This society is so poisonously riddled with the legacies of slavery, Indigenous genocide, sexual violence, imperialist warfare, and countless other evils that millions of deaths are made into nothing but pages in supposedly regrettable histories. Thus when mass death happens in the present, such as during Hurricane Katrina, a neglected pandemic, or otherwise; the state makes the deaths of those who it always systematically kills another mere misstep on the path to progress. It’s not the state failing, this is a feature of state power; it is the state succeeding in its endeavors. This is the violence many of us are accustomed to. We see how it manifests on a micro-scale within our communities where those who are Black, trans, Indigenous, poor, queer, children, disabled, and nonbinary will bear the brunt of this normalcy. After all, this is an incredibly gendered phenomenon leveled disproportionately against those patriarchal domination exploits, abuses, and subjugates the most. This is the violence we have to overthrow through a multifaceted approach of different measures utilizing radical means. 

Since there is no one solution to countering the violence this society is inflicting on us, I wholeheartedly embrace the thinking of the aforementioned Shoatz. In “The Mosaic,” he advocated for autonomy and self-determination, serving separate and collective interests. He stressed this approach following his historical study of organization methods called “The Dragon and the Hydra. In that text, he championed Black anarchic formations of the past because “centralization will only make it easier for our oppressors to identify and level repression upon us.” But rather than making either of these ideas about sectarianism, he suggested that people overcome these hindrances to fight for our collective wellbeing in the spirit of intercommunalism. 

This is what the contours of such a counterforce could look like, but when we return to the questions about violence we must accept the truth: the struggle to overthrow violence will not only be nonviolent. And those who are not prepared to fight force with counterforce should understand the intricate nature of struggle. The people who are prepared to take radical struggle to the next level do not only look one way. It was Lorraine Hansberry that said, “Negroes must concern themselves with every single means of struggle: legal, illegal, passive, active, violent and non-violent.” Again, she said “violent and non-violent.” Everyone can’t be on one side of that binary, nor does it mean people can’t embrace both. Yes, there is a violence we need to resist and to be an opposition to the violence we’re inundated with on a day-to-day basis. There is no one way to struggle, but in an attempt to beat back reality, the necessary action is to not be dominated by this gross environment. Instead, can we make unrelenting defense the new norm? In a war against the regularity of violent oppression, can we adopt unforgiving radical opposition, sabotage, destruction, and abolition of all that harms our people as a core principle? Anything less may not get us where we need to be. After all, those who hope to kill us and keep us in this disastrous situation have made our destruction a standard we have to dismantle.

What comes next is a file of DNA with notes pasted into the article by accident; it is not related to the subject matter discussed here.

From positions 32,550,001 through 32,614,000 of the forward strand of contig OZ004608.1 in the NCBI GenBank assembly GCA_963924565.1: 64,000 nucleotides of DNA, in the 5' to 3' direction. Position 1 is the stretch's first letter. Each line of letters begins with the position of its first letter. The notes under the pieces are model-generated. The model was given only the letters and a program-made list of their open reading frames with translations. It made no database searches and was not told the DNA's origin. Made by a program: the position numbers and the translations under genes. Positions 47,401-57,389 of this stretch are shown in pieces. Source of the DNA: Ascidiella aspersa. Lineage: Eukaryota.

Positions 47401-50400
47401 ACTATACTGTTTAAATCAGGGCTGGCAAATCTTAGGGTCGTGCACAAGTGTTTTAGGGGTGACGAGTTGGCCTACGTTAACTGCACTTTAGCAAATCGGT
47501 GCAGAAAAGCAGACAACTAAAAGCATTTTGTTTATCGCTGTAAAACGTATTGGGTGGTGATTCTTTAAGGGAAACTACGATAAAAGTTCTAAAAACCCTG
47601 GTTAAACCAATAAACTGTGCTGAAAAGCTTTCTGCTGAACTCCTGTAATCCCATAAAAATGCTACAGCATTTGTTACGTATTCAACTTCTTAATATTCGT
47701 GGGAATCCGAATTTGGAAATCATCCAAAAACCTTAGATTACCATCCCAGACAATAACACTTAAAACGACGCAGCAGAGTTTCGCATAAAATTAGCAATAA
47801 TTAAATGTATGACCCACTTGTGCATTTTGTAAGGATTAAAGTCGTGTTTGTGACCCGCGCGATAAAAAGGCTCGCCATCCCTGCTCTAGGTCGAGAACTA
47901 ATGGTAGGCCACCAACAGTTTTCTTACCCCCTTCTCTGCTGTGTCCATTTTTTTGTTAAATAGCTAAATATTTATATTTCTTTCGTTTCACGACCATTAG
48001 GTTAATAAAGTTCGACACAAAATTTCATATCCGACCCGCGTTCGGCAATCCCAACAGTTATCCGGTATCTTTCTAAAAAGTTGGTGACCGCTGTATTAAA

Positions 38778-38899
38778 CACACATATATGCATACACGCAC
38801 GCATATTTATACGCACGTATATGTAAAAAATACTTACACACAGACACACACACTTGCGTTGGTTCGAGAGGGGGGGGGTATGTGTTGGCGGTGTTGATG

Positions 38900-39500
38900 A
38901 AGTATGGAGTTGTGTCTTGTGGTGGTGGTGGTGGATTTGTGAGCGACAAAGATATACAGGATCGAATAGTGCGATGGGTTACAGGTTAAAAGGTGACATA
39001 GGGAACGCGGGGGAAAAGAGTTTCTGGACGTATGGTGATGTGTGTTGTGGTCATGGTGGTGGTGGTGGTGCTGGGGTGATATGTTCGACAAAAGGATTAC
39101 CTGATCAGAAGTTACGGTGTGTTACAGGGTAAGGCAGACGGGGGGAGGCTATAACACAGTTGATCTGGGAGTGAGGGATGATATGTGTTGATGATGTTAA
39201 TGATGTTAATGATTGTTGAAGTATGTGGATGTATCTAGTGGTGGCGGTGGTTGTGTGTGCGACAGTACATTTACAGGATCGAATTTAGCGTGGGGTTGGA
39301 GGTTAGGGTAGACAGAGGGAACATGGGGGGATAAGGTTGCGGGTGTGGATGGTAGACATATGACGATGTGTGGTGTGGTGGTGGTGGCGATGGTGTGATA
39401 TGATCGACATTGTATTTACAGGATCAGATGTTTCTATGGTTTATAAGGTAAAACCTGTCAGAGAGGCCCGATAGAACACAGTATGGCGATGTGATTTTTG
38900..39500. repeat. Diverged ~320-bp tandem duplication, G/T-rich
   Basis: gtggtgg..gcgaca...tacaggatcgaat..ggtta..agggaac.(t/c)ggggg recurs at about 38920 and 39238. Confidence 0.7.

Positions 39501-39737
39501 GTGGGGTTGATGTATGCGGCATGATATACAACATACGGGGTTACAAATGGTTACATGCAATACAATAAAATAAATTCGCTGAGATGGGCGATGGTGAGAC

William C. Anderson is a writer and activist from Birmingham, Alabama. His work has appeared in The Guardian, MTV, Truthout, British Journal of Photography, and Pitchfork, among others. He is the author...